Just a few weeks back, the New York Times ran a story that posed, what seemed to me, a pretty innocuous question: Could the modern minivan ever be recast as cool ? Yet, in the course of two days, the article received over 200 strongly worded comments on-line. Sure, I totally understand why public breast-feeding, "Tiger mothering" and attachment parenting might be controversial in some circles. But driving a minivan? Is this really a major philosophical divide among parents?
My brief personal journey to van ownership commenced in the spring of 2002. Up until that time my family had grown quite attached to the used Subaru wagon we had purchased the very week we moved to Wisconsin, some four years earlier. The car was sporty, outdoorsy and serious of purpose - some of the qualities I admired most in my new Madison neighbors. And, to be honest, so many of them drove the exact same dark green model I was pretty sure Legacy ownership must have been written into the Regent Neighborhood Association by-laws.
But in my 38th week of pregnancy with child number three, it dawned on my husband and I that perhaps we should check if a third car seat could be strapped safely across the back. Always up for a challenge, he got to work and with the grace and ferocity of an Australian crocodile hunter managed to wrestle the trio into the back seat. Sure, it took a full 30 minutes, but he had won"until we tried to close the doors. It wasn't going to happen. Yet another watershed moment in parenting had been reached; we were going minivan. And we were going to have to go quickly"I was starting to have Braxton Hicks contractions.
The next morning we headed over to the car dealership where, for the first time in my life, I squeezed behind the driver's seat of a minivan. It felt great for many practical, rational reasons: lots of room, automatic sliding doors, and a five star crash test rating. But it also felt good emotionally. I was ready to embrace everything van ownership might say about my "personal brand." I was about to be a mom of three.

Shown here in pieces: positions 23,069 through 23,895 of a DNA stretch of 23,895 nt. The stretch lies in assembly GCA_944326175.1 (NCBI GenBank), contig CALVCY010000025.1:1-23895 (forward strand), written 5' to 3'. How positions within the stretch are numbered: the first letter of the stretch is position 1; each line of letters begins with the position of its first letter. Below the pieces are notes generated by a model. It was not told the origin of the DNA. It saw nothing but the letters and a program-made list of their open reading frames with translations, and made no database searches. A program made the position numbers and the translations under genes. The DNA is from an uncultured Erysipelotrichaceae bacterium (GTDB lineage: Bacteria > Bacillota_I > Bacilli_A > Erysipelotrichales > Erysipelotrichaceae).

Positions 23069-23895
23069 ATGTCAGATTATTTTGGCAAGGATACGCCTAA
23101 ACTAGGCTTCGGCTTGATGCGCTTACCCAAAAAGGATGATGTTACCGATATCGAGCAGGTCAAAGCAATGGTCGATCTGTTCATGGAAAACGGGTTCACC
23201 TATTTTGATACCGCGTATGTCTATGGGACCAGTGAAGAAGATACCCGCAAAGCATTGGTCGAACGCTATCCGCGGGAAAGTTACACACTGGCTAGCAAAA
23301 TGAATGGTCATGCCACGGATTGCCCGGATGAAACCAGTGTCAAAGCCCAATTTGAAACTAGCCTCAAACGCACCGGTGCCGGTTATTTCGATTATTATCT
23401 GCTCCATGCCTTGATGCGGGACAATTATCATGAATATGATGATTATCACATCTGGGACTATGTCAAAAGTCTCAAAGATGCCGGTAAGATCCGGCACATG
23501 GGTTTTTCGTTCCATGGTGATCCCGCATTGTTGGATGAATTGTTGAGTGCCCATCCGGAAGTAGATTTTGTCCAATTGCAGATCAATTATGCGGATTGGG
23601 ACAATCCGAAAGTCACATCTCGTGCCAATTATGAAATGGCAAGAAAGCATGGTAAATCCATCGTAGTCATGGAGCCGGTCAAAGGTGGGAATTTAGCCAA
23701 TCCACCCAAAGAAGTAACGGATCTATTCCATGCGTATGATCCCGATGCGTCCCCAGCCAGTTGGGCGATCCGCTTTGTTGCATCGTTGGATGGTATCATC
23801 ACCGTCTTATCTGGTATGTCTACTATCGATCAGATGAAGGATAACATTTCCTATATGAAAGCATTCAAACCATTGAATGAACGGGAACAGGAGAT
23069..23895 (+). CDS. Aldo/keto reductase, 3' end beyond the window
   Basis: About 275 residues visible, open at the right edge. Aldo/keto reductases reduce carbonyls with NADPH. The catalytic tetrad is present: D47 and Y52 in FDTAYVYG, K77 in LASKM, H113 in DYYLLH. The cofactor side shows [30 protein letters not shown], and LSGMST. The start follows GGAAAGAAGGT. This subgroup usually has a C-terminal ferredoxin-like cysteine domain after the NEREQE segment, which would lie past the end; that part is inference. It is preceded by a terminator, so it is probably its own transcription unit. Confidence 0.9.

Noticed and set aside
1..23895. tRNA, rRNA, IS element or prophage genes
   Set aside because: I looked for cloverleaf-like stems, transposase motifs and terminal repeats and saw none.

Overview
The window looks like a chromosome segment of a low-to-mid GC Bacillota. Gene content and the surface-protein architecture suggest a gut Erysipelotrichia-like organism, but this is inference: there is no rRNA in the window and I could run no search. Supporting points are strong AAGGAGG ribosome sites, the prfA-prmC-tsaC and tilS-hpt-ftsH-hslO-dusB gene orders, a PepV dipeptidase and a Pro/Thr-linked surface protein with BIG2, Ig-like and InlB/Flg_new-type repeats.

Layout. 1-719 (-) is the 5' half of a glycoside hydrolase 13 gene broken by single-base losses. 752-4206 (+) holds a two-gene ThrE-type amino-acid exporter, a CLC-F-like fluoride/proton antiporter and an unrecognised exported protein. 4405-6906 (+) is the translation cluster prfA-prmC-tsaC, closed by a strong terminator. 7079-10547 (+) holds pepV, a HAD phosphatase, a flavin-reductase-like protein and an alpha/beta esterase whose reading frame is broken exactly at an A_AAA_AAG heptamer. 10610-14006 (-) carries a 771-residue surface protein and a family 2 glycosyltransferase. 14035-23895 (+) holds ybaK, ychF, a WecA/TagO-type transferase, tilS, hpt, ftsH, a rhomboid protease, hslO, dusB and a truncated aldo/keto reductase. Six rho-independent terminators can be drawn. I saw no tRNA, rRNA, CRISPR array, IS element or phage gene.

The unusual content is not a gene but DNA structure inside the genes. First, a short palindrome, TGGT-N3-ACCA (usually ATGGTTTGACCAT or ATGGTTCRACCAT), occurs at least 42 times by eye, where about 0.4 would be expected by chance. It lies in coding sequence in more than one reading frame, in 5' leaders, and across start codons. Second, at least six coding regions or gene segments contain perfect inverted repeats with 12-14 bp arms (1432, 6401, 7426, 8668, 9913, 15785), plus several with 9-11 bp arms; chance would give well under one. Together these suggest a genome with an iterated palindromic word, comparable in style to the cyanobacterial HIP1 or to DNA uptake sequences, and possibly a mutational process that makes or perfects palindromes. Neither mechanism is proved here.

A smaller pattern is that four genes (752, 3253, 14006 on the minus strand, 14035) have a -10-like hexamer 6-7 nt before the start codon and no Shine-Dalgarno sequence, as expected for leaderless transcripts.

I was safe and responsible and not ashamed to admit I wanted room in the back for diapers, wipes and a double stroller. I wasn't worried about losing my last shred of "cool"; just a bit worried about losing the car in the parking lot of Target. My gosh, there are a lot of silver Odysseys out there. Three weeks later, driving comfortably home from the hospital with all three strapped in, two in plush captain's chairs, I knew it was the start of a beautiful relationship.
But alas, the van went down like the Titanic in the winter of 2008. She fell victim to the iceberg that had amassed in the apron of our driveway. Lazy shoveling is not without consequence. We didn't replace her with another van but instead a Honda Pilot. After all, we were done with strollers and down to just one car seat. The kids were getting older and could easily get in and out of the car by themselves. It was time to embark on a new kind of Odyssey. And perhaps time to give sporty another chance.
Do you think your ride says something important about you as a parent? Care to join in the authoring of the minivan manifesto?